Why does my athlete's foot keep coming back?

Even after proper medical treatment, the infection can return easily if your feet are exposed again to fungi and sweaty, warm conditions. For this reason, many people have athlete's foot infection that lasts or keeps returning for many years.

What does severe athlete's foot look like?

It commonly occurs between the toes. Athlete's foot looks like dry, flaky, scaly skin. The skin may also crack. Symptoms often include burning, itchy feet.

Does vinegar kill athlete's foot?

As vinegar has antifungal properties, soaking the feet daily in a vinegar foot bath could help fight off fungal infections, such as athlete's foot. However, a vinegar soak may soothe and ease symptoms and is unlikely to cause any harm. Medications are still the most effective form of treatment for athlete's foot.

Why does athlete's foot itch at night?

The natural cycling of certain hormones, molecules, and chemicals that occur in the body during the night can also cause itchiness. In some cases, the skin may only feel itchier during the night because of a lack of outside distractions. But nighttime itchiness may also be a sign of more serious health conditions.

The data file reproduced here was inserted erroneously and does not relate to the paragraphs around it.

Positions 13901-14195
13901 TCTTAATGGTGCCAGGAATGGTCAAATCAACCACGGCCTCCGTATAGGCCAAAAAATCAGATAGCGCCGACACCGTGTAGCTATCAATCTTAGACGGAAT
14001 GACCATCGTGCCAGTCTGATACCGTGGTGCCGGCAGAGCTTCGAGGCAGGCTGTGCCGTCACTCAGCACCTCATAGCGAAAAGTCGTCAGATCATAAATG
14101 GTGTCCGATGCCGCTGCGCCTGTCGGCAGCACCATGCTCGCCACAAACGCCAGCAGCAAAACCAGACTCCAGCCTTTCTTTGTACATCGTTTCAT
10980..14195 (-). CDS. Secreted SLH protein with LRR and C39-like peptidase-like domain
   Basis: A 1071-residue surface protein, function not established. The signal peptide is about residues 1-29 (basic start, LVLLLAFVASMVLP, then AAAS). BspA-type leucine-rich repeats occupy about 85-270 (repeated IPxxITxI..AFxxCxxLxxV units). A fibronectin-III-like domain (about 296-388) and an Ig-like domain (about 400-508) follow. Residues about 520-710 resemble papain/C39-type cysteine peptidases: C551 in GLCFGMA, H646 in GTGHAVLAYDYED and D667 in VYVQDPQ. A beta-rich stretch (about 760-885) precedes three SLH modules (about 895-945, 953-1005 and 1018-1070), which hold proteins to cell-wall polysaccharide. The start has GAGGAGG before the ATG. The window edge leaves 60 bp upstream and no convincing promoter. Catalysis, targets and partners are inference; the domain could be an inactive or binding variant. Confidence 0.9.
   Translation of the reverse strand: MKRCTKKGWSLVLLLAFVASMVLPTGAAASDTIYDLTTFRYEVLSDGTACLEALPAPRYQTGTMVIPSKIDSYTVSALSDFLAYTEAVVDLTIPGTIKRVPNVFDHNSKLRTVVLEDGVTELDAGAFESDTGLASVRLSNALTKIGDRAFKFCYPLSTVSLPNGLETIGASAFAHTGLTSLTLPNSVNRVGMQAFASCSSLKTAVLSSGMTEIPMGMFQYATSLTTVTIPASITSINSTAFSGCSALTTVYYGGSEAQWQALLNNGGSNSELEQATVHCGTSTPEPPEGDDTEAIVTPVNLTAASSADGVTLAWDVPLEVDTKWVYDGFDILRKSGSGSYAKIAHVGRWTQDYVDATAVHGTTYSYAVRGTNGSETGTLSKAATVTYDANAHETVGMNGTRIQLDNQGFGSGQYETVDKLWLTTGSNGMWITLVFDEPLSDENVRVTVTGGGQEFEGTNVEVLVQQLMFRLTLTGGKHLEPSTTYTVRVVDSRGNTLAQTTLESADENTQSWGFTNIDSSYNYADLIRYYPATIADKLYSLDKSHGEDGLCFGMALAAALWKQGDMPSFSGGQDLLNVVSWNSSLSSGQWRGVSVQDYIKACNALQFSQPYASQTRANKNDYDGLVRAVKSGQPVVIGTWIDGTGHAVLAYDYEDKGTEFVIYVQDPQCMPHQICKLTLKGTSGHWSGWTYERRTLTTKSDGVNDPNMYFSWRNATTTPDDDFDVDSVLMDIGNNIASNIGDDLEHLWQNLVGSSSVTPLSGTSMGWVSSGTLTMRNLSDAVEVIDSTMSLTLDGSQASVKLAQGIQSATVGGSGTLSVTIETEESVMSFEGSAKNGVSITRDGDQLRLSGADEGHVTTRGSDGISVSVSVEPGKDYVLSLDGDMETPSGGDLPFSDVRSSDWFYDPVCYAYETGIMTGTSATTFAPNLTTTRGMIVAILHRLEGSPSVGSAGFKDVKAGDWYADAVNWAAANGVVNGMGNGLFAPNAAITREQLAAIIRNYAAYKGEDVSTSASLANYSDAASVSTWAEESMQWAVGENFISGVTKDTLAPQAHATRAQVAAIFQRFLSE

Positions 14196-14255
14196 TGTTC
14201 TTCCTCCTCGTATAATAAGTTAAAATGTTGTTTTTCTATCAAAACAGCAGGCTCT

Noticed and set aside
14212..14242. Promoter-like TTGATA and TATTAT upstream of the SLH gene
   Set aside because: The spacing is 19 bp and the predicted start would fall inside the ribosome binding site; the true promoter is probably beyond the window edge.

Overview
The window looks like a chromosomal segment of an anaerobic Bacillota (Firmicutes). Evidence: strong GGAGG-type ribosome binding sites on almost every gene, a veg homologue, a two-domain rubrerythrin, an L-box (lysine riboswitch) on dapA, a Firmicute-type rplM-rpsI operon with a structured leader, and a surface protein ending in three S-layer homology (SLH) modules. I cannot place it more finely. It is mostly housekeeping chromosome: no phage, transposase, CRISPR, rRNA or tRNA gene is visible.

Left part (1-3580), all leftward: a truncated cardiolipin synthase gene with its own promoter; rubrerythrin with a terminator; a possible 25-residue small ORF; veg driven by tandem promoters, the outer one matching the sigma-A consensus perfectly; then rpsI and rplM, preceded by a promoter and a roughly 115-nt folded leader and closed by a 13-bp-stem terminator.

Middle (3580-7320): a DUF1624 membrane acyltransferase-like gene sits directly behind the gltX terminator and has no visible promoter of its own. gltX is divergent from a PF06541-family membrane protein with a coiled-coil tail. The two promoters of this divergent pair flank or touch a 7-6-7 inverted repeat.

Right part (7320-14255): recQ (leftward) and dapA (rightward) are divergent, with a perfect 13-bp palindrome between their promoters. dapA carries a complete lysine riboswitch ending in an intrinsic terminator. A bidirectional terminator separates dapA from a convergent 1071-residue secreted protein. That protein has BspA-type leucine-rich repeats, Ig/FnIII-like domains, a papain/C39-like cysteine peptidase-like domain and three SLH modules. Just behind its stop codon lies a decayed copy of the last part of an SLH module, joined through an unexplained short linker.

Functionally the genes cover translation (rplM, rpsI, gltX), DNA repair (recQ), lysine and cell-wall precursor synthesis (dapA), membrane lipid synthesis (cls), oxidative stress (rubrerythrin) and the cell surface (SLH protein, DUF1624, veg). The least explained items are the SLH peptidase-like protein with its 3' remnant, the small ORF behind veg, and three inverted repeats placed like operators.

Does Athlete's Foot Peel when healing?


It's sometimes caused by untreated athlete's foot. Early symptoms include red, painful blisters that may peel as they pop or heal.

Why does the skin between my toes split?

Cracks and fissures are breaks in your skin. They may be the result of skin that is too dry to too moist. When skin is too moist, you may get a bacterial or fungal infection. This can cause cracks between the toes.

Should you exfoliate athlete's foot?

Dead or loose skin forming on the feet is your foot's way of naturally exfoliating and shedding dead skin cells. It's usually not painful unless it's a result of athlete's foot, eczema, or another type of infection. If you suspect that's the case, see your doctor for treatment.